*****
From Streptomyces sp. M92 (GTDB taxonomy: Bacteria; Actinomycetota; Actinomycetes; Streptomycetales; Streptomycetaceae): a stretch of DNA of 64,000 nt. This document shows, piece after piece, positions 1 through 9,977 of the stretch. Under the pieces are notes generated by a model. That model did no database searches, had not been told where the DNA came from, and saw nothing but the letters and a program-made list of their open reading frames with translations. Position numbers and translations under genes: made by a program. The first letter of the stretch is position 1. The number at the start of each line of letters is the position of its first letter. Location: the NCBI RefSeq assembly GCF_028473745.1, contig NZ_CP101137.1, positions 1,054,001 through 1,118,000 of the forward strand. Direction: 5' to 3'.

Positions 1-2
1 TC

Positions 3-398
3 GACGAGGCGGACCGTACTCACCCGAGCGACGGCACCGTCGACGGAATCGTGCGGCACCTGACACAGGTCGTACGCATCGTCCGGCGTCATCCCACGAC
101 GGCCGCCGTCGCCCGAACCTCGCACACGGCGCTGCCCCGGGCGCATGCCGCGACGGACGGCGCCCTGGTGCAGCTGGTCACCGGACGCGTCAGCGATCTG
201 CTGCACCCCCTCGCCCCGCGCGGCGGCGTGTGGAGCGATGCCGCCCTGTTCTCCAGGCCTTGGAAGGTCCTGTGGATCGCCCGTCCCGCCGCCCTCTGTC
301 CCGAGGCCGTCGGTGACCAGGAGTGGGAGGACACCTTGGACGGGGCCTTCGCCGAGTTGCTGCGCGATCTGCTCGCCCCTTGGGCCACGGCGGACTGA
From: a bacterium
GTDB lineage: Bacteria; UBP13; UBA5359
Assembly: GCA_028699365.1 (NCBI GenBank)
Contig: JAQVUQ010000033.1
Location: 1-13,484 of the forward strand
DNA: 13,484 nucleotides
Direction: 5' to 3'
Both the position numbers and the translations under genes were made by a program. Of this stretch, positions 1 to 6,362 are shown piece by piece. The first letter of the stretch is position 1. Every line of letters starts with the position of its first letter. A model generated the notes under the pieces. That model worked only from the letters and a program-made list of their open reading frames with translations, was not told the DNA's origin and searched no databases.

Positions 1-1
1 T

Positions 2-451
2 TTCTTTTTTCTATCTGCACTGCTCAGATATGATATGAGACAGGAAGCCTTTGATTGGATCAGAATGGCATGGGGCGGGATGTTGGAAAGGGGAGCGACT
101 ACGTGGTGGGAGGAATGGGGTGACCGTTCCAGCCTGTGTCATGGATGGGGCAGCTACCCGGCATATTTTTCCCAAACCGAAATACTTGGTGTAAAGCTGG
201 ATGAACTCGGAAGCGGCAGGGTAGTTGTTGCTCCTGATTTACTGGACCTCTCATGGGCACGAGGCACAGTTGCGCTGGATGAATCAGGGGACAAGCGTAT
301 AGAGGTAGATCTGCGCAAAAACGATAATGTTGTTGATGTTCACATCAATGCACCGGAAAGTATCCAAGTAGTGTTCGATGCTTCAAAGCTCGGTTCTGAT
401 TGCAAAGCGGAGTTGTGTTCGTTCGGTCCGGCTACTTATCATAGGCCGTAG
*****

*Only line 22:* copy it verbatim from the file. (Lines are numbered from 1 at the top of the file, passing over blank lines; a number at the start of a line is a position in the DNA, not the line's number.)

201 ATGAACTCGGAAGCGGCAGGGTAGTTGTTGCTCCTGATTTACTGGACCTCTCATGGGCACGAGGCACAGTTGCGCTGGATGAATCAGGGGACAAGCGTAT